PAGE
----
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There are a few reasons why you might want to reinstall macOS (or even Mac OS X). Perhaps your Mac is working erratically and you think that a clean install of the operating system might fix the issue.
Alternatively, you might be planning on selling your Mac, or passing it on to a member of the family (in which case, you need to wipe it first and return your Mac to factory settings).
It is even possible to reinstall the version of the macOS that your Mac shipped with – which might enable you to revert to an older version of the operating system if the latest version is upsetting you.
Whatever your reason to reinstall macOS, we will show you one of the simplest ways to do so below.
Our method involves using the Recovery partition via which you can reinstall the latest version of the macOS you installed on your Mac. Because macOS is normally installed via Software Update (or previously the Mac App Store) there are no physical installation disks, therefore Apple has made it possible to install the operating system over the internet using the Recovery HD.
An alternative option would be to create a bootable macOS install on an external drive. If your Mac doesn’t boot in Recovery mode, read this: Mac can’t access Recovery mode.
You might also find this useful: How to do a clean install of macOS using a bootable drive.
How to reinstall macOS via Recovery
Tools required: A back up (if you will be wiping the Mac), an Internet connection, a network with WEP or WPA security
Back up your Mac
If you are planning to wipe your Mac as part of this process (either because you think that a clean slate might fix issues you are having, or because you are selling the Mac) you may want to back up your important documents first.
How you do this will depend on whether you want to recover your Mac into the same version of the Mac operating system, or if you were hoping to do a clean install. For example, if you want to revert to an older version of macOS you don’t want to back up using Time Machine. For more advice read: How to back up a Mac and Best Mac back up software.
Note, if you tend to use iCloud Drive to sync all your Documents and Desktop in the cloud you may find you don’t need a backup, but make sure that everything is in iCloud before you delete!
Erase your drive (M1 and M2-series Macs)
If you are planning to sell or pass on your Mac, or you want to do a clean install of macOS to solve issues with your Mac, you will want to erase your hard drive before reinstalling the operating system.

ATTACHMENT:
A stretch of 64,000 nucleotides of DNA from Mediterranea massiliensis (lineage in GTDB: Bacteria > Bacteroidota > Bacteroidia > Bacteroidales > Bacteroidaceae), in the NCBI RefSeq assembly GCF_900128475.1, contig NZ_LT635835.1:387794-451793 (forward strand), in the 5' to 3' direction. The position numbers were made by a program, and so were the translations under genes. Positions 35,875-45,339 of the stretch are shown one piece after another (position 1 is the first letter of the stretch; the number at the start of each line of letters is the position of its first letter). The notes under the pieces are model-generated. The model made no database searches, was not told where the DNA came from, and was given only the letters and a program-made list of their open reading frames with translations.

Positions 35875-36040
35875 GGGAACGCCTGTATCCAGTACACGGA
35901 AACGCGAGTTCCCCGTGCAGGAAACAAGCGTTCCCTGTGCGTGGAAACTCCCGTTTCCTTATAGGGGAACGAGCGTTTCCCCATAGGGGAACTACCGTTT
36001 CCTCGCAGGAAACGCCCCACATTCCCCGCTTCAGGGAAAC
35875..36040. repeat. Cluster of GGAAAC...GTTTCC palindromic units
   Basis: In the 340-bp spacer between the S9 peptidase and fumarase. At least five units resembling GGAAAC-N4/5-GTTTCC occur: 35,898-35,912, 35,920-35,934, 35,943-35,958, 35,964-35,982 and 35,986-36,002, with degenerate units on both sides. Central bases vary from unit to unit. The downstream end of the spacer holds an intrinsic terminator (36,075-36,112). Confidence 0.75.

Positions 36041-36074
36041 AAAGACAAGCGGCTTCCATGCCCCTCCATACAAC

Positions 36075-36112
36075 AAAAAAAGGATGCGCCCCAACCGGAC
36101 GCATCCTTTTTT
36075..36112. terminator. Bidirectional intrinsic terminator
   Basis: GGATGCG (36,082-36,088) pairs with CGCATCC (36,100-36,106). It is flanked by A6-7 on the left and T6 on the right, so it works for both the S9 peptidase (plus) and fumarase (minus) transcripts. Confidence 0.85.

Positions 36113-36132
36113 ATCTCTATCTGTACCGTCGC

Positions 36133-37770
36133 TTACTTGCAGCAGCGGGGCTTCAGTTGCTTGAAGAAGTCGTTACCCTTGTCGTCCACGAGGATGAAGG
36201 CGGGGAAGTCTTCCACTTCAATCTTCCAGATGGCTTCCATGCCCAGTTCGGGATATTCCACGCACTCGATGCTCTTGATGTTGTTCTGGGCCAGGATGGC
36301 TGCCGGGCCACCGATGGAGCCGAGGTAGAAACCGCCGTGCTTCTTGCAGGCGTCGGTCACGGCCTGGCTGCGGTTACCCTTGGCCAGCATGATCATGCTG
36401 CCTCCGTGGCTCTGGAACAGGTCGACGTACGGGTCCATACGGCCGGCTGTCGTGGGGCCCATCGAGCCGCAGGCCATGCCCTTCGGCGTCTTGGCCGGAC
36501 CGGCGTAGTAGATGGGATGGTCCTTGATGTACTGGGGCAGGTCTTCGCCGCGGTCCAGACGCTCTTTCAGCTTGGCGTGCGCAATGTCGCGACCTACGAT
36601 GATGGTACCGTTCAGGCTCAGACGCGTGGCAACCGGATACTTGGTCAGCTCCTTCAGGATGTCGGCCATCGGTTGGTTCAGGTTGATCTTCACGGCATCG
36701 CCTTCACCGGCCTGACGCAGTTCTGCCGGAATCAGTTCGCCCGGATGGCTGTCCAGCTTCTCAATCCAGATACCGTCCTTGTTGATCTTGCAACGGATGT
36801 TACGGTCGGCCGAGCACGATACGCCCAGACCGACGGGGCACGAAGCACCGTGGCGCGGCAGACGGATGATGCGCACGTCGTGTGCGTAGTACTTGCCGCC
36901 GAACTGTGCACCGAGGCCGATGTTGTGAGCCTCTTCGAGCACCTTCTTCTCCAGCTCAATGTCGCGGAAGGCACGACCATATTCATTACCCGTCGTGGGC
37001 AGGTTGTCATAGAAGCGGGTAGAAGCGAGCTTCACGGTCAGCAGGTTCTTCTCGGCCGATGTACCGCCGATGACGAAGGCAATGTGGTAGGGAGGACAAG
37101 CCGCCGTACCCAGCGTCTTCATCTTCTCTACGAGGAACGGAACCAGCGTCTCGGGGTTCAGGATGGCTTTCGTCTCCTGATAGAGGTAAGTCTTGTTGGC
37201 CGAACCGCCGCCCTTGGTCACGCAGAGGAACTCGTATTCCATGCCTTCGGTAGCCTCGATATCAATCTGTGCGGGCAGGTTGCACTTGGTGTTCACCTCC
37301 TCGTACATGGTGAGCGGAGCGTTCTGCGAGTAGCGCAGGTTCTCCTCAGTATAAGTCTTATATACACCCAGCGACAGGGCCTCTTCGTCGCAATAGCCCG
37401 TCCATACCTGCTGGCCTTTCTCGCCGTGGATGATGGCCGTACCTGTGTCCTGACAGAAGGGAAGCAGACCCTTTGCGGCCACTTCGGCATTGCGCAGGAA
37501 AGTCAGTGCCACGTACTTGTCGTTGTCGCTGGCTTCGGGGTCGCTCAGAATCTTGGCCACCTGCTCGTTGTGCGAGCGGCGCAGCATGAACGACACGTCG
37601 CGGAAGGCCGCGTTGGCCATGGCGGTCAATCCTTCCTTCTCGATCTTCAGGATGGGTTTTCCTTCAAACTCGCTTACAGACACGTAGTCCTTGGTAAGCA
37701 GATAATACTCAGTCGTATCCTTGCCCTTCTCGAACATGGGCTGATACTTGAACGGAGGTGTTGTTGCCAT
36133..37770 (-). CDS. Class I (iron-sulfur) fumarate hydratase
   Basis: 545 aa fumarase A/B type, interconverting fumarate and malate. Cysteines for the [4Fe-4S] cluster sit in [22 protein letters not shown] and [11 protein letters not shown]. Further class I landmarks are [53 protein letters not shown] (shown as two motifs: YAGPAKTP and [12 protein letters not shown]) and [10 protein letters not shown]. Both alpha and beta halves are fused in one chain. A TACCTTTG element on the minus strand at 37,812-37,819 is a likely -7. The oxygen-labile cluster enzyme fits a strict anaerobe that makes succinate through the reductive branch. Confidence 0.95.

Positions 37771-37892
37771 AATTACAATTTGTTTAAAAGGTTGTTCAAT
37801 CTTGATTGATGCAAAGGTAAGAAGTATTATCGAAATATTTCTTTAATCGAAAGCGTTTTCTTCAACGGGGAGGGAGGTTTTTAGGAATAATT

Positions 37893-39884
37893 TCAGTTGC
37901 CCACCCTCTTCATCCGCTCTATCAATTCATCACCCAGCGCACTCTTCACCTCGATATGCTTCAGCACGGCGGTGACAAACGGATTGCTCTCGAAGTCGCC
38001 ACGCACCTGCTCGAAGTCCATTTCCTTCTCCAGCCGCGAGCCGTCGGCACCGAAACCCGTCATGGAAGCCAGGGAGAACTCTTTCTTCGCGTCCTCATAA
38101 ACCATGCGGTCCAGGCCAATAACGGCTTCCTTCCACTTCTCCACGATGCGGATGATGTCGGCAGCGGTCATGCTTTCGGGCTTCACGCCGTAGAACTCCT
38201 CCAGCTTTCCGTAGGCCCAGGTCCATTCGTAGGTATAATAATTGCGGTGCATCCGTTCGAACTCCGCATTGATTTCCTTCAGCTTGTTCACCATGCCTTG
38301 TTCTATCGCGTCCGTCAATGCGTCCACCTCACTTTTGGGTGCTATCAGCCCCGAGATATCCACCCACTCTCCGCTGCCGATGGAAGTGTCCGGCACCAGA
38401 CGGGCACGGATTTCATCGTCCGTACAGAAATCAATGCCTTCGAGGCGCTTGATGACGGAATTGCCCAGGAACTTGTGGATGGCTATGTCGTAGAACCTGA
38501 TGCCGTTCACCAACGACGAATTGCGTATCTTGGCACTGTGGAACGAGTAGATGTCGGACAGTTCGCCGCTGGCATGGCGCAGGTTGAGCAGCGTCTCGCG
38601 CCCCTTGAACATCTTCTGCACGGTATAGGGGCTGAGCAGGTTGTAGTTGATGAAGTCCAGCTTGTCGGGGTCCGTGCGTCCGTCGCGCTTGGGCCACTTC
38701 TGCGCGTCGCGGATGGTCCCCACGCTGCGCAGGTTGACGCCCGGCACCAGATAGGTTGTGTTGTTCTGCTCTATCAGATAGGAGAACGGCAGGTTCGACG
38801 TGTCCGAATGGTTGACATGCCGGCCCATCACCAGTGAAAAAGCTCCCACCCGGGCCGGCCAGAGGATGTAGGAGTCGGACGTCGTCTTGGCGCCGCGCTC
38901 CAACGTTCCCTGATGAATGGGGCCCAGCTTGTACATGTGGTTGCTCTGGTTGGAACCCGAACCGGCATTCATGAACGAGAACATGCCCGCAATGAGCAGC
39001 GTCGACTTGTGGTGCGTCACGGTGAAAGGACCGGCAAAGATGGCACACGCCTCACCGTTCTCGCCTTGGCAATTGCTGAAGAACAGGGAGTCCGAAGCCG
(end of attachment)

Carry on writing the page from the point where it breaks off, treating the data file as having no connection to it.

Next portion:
If you are running macOS Monterey or a later version of macOS on a Mac with an M-series chip, or an Intel-powered Mac with a T2 chip (some Macs since 2018), there is a very simple way to erase your Mac that doesn’t require you to use Recovery mode and Disk Utilities. If you have an Intel Mac you will need to work through the steps below to erase your disk before you can begin.
We detail how to erase your Mac using this method in a separate article, but here is a summary:
In Ventura or later:
Open System Settings.
Click on General.
Choose Transfer or Reset.
Select Erase All Content and Settings.
Enter your password
Open System Preferences.
Click on System Preferences in the menu bar at the top of your screen.
Click on Erase All Content and Settings.
Enter your password.
The rest of the process is the same:
You’ll be reminded to do a backup with Time Machine before you begin deletion–but you can skip that step.
A window will show you what will be deleted, including Apple ID, Touch ID, accessories, and Find My settings.
Finally you will need to log out of your Mac and all related services using your Apple ID.
Before your Mac is erased you receive a final warning, so if you have second thoughts at least you can stop at this point!
Having clicked the second Erase All Content & Settings your Mac will restart. Eventually you will see a black screen while it restarts.
Once your Mac restarts you can go through the steps to set it up as new, or you can leave it at this stage for the next owner to set up. Just turn the Mac off first.
Unfortunately if your Mac doesn’t have Monterey installed or doesn’t have a T2 or M-series chip then you need to use Disk Utility to delete your Mac. Follow the next two steps to do that…